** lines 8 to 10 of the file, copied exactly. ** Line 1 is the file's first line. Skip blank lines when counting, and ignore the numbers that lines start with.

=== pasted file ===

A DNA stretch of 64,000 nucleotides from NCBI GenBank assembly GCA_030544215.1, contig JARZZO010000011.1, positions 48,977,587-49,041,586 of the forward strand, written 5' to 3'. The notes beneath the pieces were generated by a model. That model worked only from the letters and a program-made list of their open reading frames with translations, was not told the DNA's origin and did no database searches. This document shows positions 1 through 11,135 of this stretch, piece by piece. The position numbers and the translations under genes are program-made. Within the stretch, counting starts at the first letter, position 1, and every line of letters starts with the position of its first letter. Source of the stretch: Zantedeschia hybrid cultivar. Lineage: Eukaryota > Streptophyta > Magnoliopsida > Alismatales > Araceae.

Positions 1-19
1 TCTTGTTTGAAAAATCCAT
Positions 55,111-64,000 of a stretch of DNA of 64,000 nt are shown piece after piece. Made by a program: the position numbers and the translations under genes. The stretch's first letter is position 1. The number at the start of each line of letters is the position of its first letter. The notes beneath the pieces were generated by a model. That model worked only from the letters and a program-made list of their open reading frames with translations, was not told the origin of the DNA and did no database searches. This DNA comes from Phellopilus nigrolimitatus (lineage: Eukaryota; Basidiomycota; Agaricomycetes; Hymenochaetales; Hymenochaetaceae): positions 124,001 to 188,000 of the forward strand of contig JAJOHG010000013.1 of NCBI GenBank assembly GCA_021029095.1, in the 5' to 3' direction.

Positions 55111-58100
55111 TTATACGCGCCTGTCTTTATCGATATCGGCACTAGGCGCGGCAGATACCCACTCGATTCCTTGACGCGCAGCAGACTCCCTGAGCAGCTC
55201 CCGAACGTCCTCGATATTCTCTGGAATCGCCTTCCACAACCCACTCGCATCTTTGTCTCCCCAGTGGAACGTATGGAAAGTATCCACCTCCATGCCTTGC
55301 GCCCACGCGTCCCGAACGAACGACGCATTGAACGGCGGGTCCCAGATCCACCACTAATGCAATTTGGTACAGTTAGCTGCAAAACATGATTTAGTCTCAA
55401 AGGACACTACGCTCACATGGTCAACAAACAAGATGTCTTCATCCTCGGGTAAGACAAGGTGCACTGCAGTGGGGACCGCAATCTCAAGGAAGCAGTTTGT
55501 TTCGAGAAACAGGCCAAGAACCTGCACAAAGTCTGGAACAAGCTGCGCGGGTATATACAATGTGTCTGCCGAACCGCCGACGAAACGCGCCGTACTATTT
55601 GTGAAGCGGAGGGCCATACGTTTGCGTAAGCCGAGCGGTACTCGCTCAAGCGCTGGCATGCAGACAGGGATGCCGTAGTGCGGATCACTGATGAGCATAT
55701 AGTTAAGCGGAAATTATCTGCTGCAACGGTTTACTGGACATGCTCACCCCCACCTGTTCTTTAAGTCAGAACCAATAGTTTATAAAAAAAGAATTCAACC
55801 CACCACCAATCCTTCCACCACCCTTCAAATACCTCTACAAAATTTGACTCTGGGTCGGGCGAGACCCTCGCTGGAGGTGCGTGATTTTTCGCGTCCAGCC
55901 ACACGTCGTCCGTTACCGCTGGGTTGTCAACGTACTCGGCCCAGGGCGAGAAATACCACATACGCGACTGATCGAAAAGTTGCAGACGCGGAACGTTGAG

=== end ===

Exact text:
55301 GCCCACGCGTCCCGAACGAACGACGCATTGAACGGCGGGTCCCAGATCCACCACTAATGCAATTTGGTACAGTTAGCTGCAAAACATGATTTAGTCTCAA
55401 AGGACACTACGCTCACATGGTCAACAAACAAGATGTCTTCATCCTCGGGTAAGACAAGGTGCACTGCAGTGGGGACCGCAATCTCAAGGAAGCAGTTTGT
55501 TTCGAGAAACAGGCCAAGAACCTGCACAAAGTCTGGAACAAGCTGCGCGGGTATATACAATGTGTCTGCCGAACCGCCGACGAAACGCGCCGTACTATTT